“For anyone who says Nintendo is for boys, I don’t think that they’ve seen all the games and everything. There’s stuff for everybody, which is really cool. And, in most cases, you know, the girls might actually be better at it than the boys, so the boys better watch out.”

However, little if anything in the “I Play for Me” campaign suggests that women might actually compete with men in gaming or anything else. Women may play for solo pleasure, but not for points or glory. The ads for the Nintendo DS display the system as a toy for members of the Sex & the City generation, who, for all their advances, still find themselves separated from men and unable to compete.

Image Credits:

1. “I Play for Me” features Carrie Underwood with a “metallic rose” Nintendo DS.

2. Front Page Carrie Underwood Image

Please feel free to comment.

  1. West, Matt. “Wooing women gamers – and game creators.” 28 February 2008. CNN. 2 July 2008. []


  • Really interesting column, Carly. I think the women’s “feminine” reactions while they are playing: inexplicable giggling, Underwood’s “cool…cute!,” “adorable” concentration (lip biting and attractive furrowing of the brow mixed with big smiles), shrieking that denotes lack of expertise or novice status, and even their static positions – or poses – is also pretty telling, especially in contrast to the men’s loud and far more physical reactions to “their” games. Furthermore, while the women are occasionally shown via a long shot that takes in their whole body, the emphasis in the commercials seems to be more on tight shots of their pretty faces (especially in Tyler’s spot), seeming to contain and constrict the women even further. Again this is much different than the way in which the men are all shown at a greater distance from the camera (partially due to the commercials need to capture their large, physical movements in their reactions to their status in the game).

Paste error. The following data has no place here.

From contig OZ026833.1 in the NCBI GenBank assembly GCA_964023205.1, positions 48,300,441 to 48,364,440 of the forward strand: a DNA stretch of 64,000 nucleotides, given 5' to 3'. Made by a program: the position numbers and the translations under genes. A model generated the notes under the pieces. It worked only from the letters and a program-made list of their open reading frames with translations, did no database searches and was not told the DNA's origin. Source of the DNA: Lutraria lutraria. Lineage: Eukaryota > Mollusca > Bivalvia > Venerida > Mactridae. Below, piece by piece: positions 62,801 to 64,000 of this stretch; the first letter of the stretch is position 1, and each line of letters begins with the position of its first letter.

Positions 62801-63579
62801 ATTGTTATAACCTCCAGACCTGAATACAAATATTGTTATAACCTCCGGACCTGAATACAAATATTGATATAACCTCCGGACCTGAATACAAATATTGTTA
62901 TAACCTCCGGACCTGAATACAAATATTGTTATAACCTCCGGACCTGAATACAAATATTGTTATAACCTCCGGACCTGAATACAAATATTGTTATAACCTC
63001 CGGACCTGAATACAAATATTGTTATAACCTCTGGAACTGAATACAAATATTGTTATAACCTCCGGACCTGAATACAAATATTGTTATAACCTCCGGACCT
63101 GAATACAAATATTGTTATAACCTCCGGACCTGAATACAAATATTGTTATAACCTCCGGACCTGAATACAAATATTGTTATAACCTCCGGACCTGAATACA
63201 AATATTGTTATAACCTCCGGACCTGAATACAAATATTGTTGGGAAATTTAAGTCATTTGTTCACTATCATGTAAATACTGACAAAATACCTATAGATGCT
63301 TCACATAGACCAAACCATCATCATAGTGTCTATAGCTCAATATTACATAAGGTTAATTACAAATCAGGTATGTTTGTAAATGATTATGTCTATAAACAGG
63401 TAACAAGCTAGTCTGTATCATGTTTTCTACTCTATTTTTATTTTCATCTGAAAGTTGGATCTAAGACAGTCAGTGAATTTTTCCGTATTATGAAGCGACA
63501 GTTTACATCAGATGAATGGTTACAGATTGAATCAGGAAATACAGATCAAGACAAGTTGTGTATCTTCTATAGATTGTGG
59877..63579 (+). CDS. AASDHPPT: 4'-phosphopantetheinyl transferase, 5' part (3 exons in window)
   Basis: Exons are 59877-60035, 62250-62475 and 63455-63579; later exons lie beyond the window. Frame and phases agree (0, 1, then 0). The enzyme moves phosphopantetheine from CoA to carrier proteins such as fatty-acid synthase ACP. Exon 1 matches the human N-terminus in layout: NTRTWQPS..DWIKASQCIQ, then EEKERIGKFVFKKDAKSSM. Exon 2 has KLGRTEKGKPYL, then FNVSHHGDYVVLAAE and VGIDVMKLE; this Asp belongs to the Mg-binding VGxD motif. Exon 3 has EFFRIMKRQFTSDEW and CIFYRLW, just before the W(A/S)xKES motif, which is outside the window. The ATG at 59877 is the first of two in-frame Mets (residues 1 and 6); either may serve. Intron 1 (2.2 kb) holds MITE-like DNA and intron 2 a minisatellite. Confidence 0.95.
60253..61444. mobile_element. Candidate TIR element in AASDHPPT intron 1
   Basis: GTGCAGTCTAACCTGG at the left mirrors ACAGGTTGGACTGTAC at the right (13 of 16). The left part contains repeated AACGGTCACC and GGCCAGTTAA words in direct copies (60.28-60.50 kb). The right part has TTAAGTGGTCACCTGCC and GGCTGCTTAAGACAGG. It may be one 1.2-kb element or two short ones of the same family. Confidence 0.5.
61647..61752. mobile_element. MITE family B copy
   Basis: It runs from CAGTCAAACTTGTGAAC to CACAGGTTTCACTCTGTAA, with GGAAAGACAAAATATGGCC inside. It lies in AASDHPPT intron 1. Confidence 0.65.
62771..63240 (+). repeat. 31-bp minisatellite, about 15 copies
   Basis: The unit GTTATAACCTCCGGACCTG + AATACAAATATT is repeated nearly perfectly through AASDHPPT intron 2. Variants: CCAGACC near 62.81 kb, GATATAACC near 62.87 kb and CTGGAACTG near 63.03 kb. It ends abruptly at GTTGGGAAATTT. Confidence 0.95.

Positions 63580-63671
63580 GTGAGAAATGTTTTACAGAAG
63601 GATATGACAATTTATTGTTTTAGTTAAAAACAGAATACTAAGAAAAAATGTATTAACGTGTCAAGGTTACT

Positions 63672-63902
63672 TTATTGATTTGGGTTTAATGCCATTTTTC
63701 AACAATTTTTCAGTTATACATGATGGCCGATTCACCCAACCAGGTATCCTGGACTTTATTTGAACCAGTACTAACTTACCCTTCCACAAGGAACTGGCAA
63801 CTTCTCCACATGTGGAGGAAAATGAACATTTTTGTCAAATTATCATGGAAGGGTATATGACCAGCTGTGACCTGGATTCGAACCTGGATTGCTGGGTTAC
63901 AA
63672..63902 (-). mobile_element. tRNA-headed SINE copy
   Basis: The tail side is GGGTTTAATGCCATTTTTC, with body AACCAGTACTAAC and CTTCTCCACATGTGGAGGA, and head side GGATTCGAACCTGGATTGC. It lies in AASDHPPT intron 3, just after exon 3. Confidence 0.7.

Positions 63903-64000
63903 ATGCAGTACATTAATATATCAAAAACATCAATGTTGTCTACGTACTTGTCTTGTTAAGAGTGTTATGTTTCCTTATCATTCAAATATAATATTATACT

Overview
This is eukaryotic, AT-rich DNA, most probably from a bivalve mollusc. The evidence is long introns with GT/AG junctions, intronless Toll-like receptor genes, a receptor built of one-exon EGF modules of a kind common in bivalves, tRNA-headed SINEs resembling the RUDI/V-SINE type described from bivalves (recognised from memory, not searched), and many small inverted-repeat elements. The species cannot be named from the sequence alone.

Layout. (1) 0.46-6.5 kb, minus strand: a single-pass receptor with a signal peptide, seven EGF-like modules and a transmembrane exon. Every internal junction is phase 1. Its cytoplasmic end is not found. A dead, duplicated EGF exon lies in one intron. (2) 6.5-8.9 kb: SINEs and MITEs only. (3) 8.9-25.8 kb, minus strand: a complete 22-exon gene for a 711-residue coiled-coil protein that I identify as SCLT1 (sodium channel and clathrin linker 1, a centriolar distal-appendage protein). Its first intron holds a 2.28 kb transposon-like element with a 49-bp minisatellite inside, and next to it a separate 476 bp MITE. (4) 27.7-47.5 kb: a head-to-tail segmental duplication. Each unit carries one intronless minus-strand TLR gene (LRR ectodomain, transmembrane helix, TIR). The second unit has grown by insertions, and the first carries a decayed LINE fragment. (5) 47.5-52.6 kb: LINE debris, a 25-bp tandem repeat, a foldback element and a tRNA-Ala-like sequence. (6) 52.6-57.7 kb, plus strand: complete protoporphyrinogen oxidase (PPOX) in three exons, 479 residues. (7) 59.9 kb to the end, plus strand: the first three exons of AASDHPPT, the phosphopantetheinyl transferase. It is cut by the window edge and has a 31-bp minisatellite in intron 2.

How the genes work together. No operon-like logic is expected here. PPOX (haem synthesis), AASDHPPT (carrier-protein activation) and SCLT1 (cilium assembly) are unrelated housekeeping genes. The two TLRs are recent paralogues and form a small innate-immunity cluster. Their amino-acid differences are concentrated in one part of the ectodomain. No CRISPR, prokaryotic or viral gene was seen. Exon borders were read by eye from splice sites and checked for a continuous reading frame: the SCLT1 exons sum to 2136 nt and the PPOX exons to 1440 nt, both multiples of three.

• Thanks for this. These ads have been bugging me, but I couldn’t really articulate why. I definitely wouldn’t consider myself a gamer, and I tend to enjoy games that require a minimal amount of practice to learn, but NintenDogs looks so inane and insulting; like a really expensive Tomogachi.

    The only way I would get one of these is if I could find one that matched my leopard print Manolo Blahniks.

  • Carly Kocurek / FLOW Staff

    Thanks for the comments.

    Kit — I think that’s a great point regarding the players’ movement and the camera’s intense focus on their faces. I also thought the fact the players seem to be novices is kind of odd — in particular, Underwood’s reactions seem to be those of someone just discovering a new toy, not someone interacting with something they’ve spent a good deal of time mastering — I can’t imagine an ad featuring men just learning to play a game.

    Grrrace — I completely agree with the games on display being kind of, well, lame. That said, I’m on the verge of buying a Nintendo DS. I’m a big fan of portable systems, and my brother, who is a complete an utter snob when it comes to gaming systems went so far as to say that he “loves” the DS. Of course, I don’t think either he or I will be playing Nintendogs. And, I think the ads generally make the DS look much less interesting than it actually is.

  • Nice article Carly. As an aside I’ll share a brief anecdote about girls and gaming. In one of my 2nd grade reading classes the other day I asked the kids if they’ve ever wanted a new version of something (it related to the story we’d just read). Of course all the kids started naming different video game consoles. After a bit I asked them to move beyond video games and think of other examples of things they may have wanted a new version of. The boys rolled their eyes and said, “Ugh, time for the boring girl answers.” This is in spite of the fact that all three girls who had provided an answer actually named a game system. The one girl in the class who hadn’t said anything yet immediately jumped to her own defense and said, “Hey, I play video games!”. it’s interesting that even as girls are talking about playing video games, boys remain rather oblivious or deaf to this fact. The feminist it me of course took this as a teaching moment, but it disturbed me that a) the boys thought the girls didn’t play even though they’d been contributing to the conversation about video games and b) that answers other than video games were “boring girl answers”